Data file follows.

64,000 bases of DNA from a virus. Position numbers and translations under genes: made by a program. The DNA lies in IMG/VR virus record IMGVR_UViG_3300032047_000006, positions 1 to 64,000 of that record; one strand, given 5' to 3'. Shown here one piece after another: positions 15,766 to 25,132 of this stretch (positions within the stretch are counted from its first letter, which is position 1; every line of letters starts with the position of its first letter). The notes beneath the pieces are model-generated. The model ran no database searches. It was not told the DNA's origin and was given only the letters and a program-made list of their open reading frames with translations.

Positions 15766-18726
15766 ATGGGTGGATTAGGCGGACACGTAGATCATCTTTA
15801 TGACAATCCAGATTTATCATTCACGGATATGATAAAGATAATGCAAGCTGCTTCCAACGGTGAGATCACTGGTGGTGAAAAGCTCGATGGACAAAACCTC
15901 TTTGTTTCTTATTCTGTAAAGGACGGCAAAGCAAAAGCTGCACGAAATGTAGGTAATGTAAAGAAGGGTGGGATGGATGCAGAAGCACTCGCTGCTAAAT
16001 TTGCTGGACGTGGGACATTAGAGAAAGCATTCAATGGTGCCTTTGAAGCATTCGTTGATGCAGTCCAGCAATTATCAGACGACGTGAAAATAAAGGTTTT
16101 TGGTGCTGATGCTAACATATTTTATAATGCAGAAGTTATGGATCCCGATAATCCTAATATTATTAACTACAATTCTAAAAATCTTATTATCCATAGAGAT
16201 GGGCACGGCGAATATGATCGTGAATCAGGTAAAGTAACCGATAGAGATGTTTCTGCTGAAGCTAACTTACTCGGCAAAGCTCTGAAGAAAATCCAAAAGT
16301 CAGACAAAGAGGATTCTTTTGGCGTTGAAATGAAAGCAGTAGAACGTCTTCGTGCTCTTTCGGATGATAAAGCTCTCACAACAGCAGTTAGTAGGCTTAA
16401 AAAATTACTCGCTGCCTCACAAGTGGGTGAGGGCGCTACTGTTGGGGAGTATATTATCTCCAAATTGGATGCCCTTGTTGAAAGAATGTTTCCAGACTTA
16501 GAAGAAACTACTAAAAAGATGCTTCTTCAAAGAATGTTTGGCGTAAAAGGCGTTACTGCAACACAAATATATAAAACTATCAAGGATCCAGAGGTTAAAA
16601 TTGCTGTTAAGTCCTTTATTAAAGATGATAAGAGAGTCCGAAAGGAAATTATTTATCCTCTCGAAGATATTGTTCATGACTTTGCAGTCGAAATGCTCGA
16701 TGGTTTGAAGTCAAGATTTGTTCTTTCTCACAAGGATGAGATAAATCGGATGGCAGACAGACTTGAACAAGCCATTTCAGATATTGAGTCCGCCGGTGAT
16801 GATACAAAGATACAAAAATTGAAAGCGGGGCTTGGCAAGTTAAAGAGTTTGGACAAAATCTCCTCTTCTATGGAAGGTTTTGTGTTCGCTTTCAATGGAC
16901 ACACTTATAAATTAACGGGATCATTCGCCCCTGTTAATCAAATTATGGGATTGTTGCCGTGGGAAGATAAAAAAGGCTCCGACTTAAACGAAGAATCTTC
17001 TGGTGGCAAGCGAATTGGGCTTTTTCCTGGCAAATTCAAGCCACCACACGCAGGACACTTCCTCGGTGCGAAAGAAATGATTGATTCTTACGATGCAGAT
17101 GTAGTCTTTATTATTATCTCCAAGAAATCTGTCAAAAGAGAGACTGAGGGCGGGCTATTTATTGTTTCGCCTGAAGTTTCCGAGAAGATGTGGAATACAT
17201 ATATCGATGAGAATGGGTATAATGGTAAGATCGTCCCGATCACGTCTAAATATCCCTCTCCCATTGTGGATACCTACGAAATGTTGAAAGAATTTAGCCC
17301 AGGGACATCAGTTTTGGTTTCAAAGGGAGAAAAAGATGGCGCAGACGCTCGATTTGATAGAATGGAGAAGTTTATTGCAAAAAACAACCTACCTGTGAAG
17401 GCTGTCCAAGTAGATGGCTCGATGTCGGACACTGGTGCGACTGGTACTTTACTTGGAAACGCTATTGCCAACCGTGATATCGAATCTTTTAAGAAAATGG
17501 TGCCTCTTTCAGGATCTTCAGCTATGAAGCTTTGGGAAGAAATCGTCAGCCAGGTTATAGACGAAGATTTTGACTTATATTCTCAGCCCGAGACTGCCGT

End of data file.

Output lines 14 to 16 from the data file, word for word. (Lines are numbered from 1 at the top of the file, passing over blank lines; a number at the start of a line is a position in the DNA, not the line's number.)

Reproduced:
16801 GATACAAAGATACAAAAATTGAAAGCGGGGCTTGGCAAGTTAAAGAGTTTGGACAAAATCTCCTCTTCTATGGAAGGTTTTGTGTTCGCTTTCAATGGAC
16901 ACACTTATAAATTAACGGGATCATTCGCCCCTGTTAATCAAATTATGGGATTGTTGCCGTGGGAAGATAAAAAAGGCTCCGACTTAAACGAAGAATCTTC
17001 TGGTGGCAAGCGAATTGGGCTTTTTCCTGGCAAATTCAAGCCACCACACGCAGGACACTTCCTCGGTGCGAAAGAAATGATTGATTCTTACGATGCAGAT